To answer this question, we have applied the atomic emission spectroelectrochemistry (AESEC) technique. This allows us to measure directly the dissolution rate of each element during either a spontaneous, open circuit corrosion experiment (dissolution-corrosion profile), or to decompose the polarization curve into elemental currents (elemental polarization curve). Examples of the later are shown in the Figure below. We also use AC polarization so as to measure charge transfer resistance for each element around the open circuit potential.
The approach is to compare the dissolution-corrosion profile with the elemental polarization curve and the AC elemental polarization to see to what extent the corrosion rate of each element may be predicted from the polarization techniques. The question of microstructure is addressed directly by analyzing the role of phase structure on the dissolution of the coating. This is done by performing experiments on pure phases, intermetallic compounds, and a multiphase Zn-Al-Mg alloy galvanized steel coating. Nominally pure materials include: Zn, Al, and Mg; synthetic η-phase (Zn 0.7-Al), β-phase Al (Zn-22Al), and α-Al phase (Zn-68Al); and synthetic Zn2Mg intermetallic compound. The results are interpreted in terms of the mixed potential theory on an element by element basis, which allows prediction of the corrosion behavior of a system over a wide range of experimental conditions.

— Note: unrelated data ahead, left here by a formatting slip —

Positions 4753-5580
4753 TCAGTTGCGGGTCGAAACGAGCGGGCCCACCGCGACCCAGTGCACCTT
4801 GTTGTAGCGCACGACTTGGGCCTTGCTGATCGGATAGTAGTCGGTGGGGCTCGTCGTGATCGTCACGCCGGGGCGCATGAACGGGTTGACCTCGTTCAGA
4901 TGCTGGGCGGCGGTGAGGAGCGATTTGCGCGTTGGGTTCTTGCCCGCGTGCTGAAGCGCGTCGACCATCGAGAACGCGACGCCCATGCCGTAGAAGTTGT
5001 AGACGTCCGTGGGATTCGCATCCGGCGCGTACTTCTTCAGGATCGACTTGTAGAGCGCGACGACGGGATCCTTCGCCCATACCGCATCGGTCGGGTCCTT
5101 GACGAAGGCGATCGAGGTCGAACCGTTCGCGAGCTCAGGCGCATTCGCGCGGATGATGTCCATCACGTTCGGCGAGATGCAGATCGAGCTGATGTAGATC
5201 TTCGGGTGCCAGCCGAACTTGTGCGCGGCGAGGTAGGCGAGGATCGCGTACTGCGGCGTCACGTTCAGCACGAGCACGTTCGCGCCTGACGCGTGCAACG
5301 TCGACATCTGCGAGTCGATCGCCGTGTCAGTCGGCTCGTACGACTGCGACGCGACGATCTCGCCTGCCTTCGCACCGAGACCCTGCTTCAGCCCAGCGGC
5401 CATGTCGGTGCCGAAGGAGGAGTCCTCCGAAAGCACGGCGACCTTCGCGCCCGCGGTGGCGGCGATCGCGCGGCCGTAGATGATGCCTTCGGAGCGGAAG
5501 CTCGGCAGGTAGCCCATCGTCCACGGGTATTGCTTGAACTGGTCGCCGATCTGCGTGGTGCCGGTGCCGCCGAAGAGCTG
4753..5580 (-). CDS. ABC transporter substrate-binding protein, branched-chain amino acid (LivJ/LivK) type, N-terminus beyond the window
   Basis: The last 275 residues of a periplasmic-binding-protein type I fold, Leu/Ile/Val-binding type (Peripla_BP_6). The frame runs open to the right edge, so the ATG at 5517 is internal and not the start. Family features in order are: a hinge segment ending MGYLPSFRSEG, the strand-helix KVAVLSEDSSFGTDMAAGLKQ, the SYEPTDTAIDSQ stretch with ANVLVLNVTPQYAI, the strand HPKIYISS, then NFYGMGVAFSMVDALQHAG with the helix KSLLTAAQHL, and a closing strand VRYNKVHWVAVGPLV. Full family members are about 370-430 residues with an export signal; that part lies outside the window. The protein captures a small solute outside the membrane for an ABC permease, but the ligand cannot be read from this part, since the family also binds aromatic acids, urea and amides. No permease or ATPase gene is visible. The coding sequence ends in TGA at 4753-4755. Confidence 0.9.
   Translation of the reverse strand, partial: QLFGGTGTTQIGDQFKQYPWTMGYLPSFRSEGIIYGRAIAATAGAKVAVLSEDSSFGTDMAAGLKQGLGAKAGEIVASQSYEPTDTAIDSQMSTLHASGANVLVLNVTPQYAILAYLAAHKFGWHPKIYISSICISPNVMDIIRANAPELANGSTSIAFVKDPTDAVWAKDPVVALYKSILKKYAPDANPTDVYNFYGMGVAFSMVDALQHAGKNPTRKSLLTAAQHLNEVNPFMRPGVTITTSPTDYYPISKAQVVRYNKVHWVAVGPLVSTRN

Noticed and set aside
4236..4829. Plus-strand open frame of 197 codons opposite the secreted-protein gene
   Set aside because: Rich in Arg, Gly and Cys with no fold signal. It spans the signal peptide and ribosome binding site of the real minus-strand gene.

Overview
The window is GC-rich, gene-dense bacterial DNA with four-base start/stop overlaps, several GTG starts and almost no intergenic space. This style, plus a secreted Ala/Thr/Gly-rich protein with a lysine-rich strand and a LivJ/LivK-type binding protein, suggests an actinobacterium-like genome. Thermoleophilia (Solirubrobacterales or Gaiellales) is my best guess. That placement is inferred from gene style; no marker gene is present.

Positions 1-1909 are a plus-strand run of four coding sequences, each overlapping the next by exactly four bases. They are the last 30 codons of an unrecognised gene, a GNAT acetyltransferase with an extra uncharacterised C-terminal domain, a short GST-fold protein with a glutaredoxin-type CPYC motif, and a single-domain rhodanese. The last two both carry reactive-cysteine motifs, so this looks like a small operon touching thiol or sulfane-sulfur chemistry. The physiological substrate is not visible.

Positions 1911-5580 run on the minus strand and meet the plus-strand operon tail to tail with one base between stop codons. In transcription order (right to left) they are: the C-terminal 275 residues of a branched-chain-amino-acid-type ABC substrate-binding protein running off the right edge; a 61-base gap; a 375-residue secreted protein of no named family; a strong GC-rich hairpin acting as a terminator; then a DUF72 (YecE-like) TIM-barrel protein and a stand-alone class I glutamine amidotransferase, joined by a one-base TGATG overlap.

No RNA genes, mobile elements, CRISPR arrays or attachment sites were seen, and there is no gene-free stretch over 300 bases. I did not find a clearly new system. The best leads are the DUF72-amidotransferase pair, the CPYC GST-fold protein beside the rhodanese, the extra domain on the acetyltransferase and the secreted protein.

Fig.1. Elemental AESEC polarization curves of pure metals, Zn2Mg, and alloy coating in deaerated 10 mM NaCl solution at pH=10.1 at 25 °C.
1. T. Prosek, J. Hagstrom, D Persson, N. Fuertes, F. Lindberg, Ondrej Chocholaty, C. Taxén, J. Serák, D Thierry, Effect of microstructure of Zn-Al and Zn-Al-Mg model alloys on corrosion stability, Corrosion Science 110 (2016) 71-81.